Each week of the summer, young Orthodox Christians are among us. We are grateful for their presence. Western Christians need to be more open to the treasures of the Eastern Churches.
Last Tuesday, Orthodox Christians celebrated an important holiday—the feast of St. Elijah. That great prophet lived eight centuries before Christ. Several stories of Elijah have come down to us in the Bible. One of them speaks to us in a special way.
At a time when his life was in danger, Elijah fled. He was tormented by discouragement. He looked for a sign of God’s presence. He hid in a cave and waited. Then there was a hurricane, but God was not in the storm. And then a fire, but God was not in the fire.
Finally, a light breeze blew. And Elijah understood that, in that gentle breeze, God was visiting him. He covered his face and bowed low to the ground. That visit of God did not remove the danger from one moment to the next, but Elijah realized that God had not abandoned him.
The prophet Elijah shows us that God does not come through manifestations of force and violence. We too have to open ourselves, with great sensitivity, to the often hidden signs of God’s presence in our lives.
For us these days, one of these signs of God’s presence is that we are here together from so many different backgrounds. A young woman from a group which came from near Bethlehem said: “There are so many of us and we are so different from one another, and yet we are one family.”
What brings us together is not an idea, or an ideal or a project, but someone: the risen Christ. Brother Roger would sometimes say: If Christ were not risen, we would not be here.
I have just mentioned the group from the region of Bethlehem; they live in the Palestinian territory. Here with us too there is a group of young Arab Christians who live in Nazareth. I would like to tell them both that we are praying for them, so that people in that part of the world can live in justice and in peace.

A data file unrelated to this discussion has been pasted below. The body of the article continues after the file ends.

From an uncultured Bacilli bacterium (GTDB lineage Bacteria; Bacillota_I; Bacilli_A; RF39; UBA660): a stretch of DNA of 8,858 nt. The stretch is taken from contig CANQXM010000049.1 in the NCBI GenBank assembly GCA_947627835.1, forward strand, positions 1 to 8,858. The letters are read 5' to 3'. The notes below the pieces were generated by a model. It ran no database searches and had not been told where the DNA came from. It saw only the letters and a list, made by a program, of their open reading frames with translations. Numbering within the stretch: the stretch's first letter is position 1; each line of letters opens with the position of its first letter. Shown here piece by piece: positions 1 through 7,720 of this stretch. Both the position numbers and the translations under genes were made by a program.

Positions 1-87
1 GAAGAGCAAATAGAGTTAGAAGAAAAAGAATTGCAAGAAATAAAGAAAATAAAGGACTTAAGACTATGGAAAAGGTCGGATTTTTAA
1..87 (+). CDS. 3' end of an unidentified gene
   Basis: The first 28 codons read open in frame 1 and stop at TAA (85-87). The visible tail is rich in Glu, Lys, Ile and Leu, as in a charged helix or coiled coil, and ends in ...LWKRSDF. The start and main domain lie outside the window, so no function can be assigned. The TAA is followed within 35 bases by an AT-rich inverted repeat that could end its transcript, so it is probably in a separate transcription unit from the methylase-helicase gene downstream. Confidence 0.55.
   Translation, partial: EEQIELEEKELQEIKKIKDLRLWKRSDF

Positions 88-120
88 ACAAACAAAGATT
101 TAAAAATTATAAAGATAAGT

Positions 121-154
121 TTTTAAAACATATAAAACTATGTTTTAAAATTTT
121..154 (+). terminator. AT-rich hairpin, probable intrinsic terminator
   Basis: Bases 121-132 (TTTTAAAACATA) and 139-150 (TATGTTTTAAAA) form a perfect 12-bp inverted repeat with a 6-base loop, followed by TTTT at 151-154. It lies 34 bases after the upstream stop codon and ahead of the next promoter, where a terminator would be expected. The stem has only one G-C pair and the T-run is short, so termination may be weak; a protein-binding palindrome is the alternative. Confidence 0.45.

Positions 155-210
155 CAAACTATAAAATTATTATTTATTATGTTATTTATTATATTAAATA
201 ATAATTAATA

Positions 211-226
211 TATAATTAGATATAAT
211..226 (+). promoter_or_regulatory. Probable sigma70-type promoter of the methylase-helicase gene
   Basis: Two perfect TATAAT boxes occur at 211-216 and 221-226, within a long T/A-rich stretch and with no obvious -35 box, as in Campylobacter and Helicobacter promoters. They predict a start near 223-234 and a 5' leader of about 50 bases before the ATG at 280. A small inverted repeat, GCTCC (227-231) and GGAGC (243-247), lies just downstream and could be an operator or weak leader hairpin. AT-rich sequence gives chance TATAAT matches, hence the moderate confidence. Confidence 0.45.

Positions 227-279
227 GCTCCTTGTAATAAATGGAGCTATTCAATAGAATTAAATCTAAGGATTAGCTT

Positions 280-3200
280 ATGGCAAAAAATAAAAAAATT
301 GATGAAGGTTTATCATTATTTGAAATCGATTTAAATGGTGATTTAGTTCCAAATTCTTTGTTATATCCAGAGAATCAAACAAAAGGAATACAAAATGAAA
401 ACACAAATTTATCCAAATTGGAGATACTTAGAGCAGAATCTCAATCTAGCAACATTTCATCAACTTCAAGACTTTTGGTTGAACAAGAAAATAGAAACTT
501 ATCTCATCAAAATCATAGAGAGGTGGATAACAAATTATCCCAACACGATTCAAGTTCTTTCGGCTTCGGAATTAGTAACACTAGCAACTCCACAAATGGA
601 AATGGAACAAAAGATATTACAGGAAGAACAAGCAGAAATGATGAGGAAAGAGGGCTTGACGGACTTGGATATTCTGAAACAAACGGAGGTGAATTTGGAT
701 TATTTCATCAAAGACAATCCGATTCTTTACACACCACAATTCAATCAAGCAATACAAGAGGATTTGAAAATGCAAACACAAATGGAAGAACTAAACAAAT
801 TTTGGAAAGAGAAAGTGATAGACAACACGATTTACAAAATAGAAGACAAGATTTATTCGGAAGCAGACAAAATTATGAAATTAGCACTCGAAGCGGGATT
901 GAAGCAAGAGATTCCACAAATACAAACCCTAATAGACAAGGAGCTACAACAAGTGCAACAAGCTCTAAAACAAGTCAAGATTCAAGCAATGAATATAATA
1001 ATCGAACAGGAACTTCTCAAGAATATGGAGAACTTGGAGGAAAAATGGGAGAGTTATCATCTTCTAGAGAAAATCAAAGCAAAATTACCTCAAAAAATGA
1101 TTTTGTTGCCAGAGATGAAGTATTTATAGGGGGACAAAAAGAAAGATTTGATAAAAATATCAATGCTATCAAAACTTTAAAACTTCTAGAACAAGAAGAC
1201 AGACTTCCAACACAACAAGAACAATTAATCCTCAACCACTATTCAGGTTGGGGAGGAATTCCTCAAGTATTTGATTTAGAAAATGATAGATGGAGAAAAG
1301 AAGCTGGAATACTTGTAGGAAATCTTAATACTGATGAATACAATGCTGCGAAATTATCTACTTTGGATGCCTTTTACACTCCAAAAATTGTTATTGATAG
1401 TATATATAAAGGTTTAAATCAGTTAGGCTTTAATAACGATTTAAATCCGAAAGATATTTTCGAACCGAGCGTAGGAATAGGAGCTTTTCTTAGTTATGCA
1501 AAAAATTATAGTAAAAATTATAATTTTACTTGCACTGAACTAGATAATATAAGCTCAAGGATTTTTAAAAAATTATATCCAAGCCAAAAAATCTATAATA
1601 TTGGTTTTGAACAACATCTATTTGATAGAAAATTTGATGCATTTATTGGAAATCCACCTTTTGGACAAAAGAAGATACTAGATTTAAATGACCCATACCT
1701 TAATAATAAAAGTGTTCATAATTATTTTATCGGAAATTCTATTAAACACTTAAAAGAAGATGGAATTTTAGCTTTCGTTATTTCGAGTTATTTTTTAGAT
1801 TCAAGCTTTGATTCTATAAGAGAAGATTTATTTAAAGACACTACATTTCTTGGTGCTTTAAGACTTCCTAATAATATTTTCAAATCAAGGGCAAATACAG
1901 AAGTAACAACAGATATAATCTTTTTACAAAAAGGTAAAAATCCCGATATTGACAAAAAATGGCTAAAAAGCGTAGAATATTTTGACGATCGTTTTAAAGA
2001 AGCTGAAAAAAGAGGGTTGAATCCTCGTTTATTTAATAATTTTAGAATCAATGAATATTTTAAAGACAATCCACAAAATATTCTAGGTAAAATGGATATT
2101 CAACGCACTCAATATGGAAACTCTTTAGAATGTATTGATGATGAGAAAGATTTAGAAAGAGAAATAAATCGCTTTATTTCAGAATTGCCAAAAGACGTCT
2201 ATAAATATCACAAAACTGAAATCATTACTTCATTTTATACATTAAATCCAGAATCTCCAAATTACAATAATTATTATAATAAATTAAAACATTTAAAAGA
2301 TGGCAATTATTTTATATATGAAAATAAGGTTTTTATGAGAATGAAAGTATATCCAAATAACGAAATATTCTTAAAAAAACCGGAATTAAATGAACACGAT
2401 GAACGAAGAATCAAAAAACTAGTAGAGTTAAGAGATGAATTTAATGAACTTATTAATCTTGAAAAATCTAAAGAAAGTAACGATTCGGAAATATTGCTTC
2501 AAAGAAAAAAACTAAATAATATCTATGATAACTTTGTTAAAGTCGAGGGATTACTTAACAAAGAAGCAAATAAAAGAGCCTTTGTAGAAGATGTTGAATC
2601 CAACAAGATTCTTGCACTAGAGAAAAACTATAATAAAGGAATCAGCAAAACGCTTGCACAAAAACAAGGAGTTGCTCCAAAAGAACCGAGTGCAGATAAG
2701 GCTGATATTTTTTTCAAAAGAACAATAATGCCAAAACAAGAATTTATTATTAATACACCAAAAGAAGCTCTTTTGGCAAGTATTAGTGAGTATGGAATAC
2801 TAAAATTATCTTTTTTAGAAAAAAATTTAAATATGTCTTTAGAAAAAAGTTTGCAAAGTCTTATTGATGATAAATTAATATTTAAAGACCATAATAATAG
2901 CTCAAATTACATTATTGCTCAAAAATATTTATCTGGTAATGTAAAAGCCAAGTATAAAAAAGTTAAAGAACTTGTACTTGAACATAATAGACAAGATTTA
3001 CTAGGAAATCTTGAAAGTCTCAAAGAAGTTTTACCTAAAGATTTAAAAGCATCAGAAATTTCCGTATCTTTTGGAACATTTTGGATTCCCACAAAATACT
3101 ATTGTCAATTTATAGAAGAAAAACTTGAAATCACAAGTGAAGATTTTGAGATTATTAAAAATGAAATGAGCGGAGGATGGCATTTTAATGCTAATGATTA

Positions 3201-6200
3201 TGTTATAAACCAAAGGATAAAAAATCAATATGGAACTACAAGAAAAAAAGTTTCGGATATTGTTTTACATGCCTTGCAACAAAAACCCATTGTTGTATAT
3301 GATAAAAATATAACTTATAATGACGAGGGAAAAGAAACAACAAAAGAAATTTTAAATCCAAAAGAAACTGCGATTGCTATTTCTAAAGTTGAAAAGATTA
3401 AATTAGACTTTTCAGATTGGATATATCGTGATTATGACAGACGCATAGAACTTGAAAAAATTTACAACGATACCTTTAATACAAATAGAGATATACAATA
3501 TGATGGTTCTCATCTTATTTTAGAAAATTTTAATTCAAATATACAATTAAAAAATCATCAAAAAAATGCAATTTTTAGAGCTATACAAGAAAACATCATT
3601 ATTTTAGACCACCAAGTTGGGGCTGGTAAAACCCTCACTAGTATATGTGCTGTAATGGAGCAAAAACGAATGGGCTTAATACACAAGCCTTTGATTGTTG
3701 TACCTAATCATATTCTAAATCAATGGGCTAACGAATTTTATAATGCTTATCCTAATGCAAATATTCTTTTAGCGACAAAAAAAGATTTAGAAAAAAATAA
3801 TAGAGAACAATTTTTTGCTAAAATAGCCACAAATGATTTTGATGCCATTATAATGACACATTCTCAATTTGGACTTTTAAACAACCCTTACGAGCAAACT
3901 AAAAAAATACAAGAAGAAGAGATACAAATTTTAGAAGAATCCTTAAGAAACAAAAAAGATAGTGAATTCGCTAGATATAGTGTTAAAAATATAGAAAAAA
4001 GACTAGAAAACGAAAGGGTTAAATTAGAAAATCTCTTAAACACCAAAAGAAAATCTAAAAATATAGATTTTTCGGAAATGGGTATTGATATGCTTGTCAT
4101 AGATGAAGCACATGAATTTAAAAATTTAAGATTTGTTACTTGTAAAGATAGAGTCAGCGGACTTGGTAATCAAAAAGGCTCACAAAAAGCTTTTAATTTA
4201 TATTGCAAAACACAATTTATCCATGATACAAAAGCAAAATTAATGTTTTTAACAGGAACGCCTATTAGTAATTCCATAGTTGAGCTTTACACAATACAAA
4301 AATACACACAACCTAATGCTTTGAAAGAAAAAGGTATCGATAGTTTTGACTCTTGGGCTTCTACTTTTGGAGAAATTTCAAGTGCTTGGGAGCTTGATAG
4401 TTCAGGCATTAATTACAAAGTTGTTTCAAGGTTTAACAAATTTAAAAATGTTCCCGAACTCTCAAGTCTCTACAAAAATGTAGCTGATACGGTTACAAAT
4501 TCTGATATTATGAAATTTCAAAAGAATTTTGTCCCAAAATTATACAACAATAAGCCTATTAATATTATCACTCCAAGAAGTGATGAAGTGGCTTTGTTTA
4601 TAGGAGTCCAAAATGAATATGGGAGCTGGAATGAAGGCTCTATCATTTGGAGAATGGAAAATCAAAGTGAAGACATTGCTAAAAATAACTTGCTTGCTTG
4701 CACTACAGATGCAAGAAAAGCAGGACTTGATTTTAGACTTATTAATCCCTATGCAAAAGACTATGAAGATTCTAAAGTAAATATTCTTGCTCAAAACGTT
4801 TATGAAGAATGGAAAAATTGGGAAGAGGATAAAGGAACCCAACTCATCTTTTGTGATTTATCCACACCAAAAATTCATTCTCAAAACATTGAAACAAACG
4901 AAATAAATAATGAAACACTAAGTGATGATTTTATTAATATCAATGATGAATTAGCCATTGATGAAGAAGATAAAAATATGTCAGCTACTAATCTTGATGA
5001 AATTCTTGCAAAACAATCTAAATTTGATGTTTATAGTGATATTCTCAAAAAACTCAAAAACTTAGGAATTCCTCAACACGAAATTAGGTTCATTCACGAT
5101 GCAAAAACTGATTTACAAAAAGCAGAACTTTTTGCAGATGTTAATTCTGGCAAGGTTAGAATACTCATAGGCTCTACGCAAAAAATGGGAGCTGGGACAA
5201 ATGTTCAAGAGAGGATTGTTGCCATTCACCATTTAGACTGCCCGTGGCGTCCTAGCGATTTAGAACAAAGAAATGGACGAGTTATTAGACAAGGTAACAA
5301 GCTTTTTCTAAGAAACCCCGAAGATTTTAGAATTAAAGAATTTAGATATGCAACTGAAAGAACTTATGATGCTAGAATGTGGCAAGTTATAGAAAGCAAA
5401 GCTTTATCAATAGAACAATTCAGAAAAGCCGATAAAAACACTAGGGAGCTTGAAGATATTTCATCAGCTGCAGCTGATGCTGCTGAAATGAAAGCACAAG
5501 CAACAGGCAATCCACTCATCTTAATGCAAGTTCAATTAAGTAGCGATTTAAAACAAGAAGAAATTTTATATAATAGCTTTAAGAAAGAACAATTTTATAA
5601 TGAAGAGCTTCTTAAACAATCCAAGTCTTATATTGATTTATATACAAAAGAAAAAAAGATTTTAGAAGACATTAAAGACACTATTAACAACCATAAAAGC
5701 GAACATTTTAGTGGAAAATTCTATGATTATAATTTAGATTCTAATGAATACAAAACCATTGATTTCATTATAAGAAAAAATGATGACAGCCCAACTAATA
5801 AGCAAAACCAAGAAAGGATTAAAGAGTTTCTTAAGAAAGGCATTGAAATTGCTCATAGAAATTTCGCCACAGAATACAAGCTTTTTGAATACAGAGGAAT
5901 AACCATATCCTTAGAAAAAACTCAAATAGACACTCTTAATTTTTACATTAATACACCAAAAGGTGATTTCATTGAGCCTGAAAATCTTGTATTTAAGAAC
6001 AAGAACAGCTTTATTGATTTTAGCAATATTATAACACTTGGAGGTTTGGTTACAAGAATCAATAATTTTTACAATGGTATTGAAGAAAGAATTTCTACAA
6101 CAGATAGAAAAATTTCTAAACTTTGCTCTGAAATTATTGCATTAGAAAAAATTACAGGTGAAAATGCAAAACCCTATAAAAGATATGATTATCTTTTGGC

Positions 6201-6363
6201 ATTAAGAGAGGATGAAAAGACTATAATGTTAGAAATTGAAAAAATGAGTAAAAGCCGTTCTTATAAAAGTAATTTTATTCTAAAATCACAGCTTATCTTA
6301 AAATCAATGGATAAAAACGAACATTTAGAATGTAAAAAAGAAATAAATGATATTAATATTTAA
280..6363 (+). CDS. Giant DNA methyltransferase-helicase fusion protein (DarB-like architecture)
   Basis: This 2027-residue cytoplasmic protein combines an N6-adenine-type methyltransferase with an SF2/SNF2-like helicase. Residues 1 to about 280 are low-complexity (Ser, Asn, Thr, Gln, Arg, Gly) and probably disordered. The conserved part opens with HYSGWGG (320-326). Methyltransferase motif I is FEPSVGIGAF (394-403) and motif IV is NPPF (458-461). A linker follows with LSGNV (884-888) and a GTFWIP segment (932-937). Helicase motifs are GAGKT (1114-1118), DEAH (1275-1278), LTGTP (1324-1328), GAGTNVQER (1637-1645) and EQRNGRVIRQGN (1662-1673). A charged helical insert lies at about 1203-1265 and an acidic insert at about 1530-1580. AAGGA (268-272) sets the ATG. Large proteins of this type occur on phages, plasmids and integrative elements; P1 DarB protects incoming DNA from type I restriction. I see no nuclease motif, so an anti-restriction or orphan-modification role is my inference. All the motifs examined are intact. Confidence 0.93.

One of these young Arab Christians told me this week: “Peace begins within ourselves.” This is so true. The first words Jesus said to his disciples after his resurrection were precisely: “Peace be with you.”
Jesus’ disciples were in great need of this peace of heart. Indeed, in following him, they put all their hopes in him. But he had shown himself to be so different than what they expected. Jesus was not a messiah who had come with the power of this world. And they did not understand that the Messiah would come quite humbly, as the prophets Elijah and Isaiah had proclaimed.
The disciples could not stand it that Jesus was a poor messiah. Perhaps they hoped that he would change the social or political conditions of the time; they did not understand that he came first of all to eradicate evil at its roots.
The power of evil is to kill, to cause death. But by accepting a violent death, by giving his life on the cross, Jesus was not defeated by evil. Why? Because he loved to the end, even those who persecuted him. He brought God’s love where there was only hatred.
And God raised him up. We can and should imagine the joy of Jesus when, once risen from the dead, he showed himself to Mary Magdalene and to his disciples. At Easter, and even every Sunday, the day of resurrection, we sing that joy.
An age-old Easter song puts these words into the mouth of Jesus: “I have risen, alleluia, I am here with you again.” Yes, even if the presence of the risen Christ is invisible, it is real, in our days and our nights.
Peace and joy! Sometimes we suffer because they seem very far away from us. What can we do in those times of dryness or discouragement? These days I say to myself: can we not focus on the joy and peace of the risen Christ? He conquered death and hatred.
When we look at him, already we come closer to his joy and his peace. We can fix our eyes on them “like a lamp shining in a dark place, until the day dawns and the morning star rises in our hearts”.
So even at the heart of tensions and difficulties, we will learn to communicate both peace and joy. They do not come from us; Christ gives them to us at every moment.